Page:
Somewhere someone, maybe not even a writer, has figured out the precise point where all memoir should begin. And somewhere someone else has figured out no such point exists. It should be easier to begin a memoir. If a memoir is about an experience, it would seem logical to begin at the beginning of the experience. But because experience exists within context, such beginnings aren’t really beginnings, are they? I was pleasantly surprised when the brothers Barthelme began Double Down not in the crib, but in their days of maturity, a few slender pages before they discovered their addiction. I enjoyed the brief introduction and the plunge to the present. Throughout most of the memoir, the narrative is conversational, the tone unhurried. While the pace is steady (not rhythmic) the chorus of “we” unhinges me every time. Still, from the beginning, something about the language has me interested as a reader and as a writer. By entering Double Down on the edge of the authors’ experience, I am intellectually, though not emotionally, vested in the characters—to a point.
As a writer, I have to know where the narrative leads. Before that, I worry about where to begin. Opening too far before the center of the experience may reveal more than I intend. Opening later may give me the opportunity to add color to otherwise shaded narrative. Opening too late means I have to double back and fill in spaces to bring the reader to the point of the narrative. Maybe there is no one way to begin my memoir. While I like the sense of starting it where the experience begins, the problem is separating the experience from its context. The Barthelme’s choice to begin the narrative just before their gambling spree feels like the perfect beginning. And maybe it is the best choice for this story, but because the narrative takes such a repetitive, almost obsessive turn, it feels like the problem stems from the opening chapter. To create context the narrators often revisit the same event or thought. It feels as if there is no theme, no solid ground. There is an undercurrent in the narrative that carries the “I blame my father” stream a bit too far. Instead of rushing in to the past, the brothers choose to back in by sharing glimpses of their parents and glances of other characters. From there, they delve deeper in to their mother and deeper still in to their father. Finally, as they reach the height of their gambling, they point out, again, that they blame their father for their belief that nothing is, for them, impossible.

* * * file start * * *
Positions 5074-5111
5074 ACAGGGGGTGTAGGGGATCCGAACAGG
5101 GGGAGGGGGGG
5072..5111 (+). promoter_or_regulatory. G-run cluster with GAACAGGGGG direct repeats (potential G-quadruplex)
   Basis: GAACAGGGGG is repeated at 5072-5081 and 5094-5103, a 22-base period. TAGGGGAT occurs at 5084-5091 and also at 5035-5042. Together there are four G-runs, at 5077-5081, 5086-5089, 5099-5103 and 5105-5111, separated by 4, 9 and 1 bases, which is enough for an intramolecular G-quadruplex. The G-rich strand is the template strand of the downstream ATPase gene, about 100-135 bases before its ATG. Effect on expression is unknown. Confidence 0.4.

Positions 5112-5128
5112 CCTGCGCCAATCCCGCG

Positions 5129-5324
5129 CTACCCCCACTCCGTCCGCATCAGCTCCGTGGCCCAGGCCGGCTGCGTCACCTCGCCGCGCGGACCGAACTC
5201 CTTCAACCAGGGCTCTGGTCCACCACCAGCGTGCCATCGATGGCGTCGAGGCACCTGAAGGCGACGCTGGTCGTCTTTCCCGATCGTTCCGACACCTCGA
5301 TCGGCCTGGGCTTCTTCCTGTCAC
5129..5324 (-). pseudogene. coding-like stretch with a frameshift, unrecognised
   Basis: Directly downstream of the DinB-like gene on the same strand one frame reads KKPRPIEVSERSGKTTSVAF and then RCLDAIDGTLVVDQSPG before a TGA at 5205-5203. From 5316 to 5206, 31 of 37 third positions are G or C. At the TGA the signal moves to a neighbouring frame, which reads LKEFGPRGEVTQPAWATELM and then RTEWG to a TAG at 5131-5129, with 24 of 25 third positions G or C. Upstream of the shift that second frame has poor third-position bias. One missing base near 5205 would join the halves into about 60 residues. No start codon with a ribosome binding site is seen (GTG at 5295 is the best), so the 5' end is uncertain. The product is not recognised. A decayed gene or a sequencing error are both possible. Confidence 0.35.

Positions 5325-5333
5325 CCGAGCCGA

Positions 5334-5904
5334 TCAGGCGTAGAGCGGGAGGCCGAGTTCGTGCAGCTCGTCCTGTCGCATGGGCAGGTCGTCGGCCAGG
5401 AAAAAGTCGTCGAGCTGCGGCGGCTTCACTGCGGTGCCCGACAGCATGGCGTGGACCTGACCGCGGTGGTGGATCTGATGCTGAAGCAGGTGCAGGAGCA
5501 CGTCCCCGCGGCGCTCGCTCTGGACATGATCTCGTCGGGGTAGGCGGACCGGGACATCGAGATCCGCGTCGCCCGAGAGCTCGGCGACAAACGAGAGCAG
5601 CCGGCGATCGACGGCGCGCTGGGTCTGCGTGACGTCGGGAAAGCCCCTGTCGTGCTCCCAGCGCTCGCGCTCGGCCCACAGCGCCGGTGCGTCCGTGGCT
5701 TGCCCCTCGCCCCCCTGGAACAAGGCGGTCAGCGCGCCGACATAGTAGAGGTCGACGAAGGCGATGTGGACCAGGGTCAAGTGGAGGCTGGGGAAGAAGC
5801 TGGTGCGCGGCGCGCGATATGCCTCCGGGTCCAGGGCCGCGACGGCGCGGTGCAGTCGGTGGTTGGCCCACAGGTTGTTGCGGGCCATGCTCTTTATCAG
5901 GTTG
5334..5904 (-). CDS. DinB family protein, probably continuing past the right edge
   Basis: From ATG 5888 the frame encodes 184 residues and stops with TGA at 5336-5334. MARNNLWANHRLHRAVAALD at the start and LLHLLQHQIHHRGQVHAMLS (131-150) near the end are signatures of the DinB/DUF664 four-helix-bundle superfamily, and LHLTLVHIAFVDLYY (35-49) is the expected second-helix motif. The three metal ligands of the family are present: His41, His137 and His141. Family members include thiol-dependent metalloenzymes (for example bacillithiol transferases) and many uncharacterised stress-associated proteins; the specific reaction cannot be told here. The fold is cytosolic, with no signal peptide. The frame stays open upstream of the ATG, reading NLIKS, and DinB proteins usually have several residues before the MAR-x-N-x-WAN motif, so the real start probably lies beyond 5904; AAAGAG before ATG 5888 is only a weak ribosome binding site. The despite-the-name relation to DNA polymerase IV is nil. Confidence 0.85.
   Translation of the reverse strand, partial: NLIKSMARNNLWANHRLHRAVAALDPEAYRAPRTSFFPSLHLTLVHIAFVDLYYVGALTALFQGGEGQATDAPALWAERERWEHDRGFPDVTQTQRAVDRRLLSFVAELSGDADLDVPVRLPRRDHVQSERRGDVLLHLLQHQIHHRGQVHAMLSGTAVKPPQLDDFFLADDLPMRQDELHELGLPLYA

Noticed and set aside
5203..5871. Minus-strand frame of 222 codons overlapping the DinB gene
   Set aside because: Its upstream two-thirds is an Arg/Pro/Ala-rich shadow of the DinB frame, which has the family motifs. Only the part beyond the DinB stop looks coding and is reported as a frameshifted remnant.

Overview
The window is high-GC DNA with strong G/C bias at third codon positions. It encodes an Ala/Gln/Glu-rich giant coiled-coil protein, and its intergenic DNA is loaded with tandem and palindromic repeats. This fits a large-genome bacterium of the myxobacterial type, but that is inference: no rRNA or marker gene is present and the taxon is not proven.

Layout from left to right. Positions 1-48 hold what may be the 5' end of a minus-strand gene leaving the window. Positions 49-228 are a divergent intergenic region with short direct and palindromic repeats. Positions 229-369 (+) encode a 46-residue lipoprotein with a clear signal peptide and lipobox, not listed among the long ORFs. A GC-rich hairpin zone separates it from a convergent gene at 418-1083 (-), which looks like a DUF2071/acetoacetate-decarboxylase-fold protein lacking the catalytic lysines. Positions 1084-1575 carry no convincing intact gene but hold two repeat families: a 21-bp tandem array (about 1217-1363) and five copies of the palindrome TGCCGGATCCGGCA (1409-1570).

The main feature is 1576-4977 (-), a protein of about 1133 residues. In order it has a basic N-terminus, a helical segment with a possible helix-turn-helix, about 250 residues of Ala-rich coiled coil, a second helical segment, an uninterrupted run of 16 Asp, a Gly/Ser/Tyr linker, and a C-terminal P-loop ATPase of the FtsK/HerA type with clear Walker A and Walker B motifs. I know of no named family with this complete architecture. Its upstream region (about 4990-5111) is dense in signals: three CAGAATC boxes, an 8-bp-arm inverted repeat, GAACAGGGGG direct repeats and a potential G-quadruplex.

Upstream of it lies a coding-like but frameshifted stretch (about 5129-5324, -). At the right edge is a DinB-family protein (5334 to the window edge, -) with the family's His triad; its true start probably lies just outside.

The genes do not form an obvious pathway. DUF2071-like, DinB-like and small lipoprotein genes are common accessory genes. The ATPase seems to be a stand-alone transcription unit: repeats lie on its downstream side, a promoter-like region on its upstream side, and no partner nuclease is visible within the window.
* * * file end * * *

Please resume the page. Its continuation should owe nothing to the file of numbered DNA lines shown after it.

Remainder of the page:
By starting the narrative as they settle in to Hattiesburg, they risk the readers’ sense of direction and time. Switching between the gambling scenes and the non-gambling scenes, I often lose track of when things are happening and how much is at stake. There is something to be said for the linear narrative. Specifically, the narrative often travels between their father’s death to the casino floor, and back. I lose track of how getting charged for attempting to cheat a casino is a significant period of their life. More than that, I don’t get the sense they realize how significant this event could have been. It seems they chalk it up to an experience, a warning to fellow academics. While they do eventually stop gambling, it is, according to them, because the magic is gone. There is no warning: don’t risk more than you can lose; don’t lose more than you can risk. Instead, there is the warning: don’t expect too much of your kids. God forbid they live up to your expectations. I am disappointed because I have a suspicion that the memoir is not complete. Double Day does not live up to its ambitious beginning.
I haven’t given up on the idea of starting a memoir at the moment before the experience unfolds. No matter where I enter, I need to be sure to fill in relevant information and to return to the narrative. Most importantly, I need to decide where my memoir begins.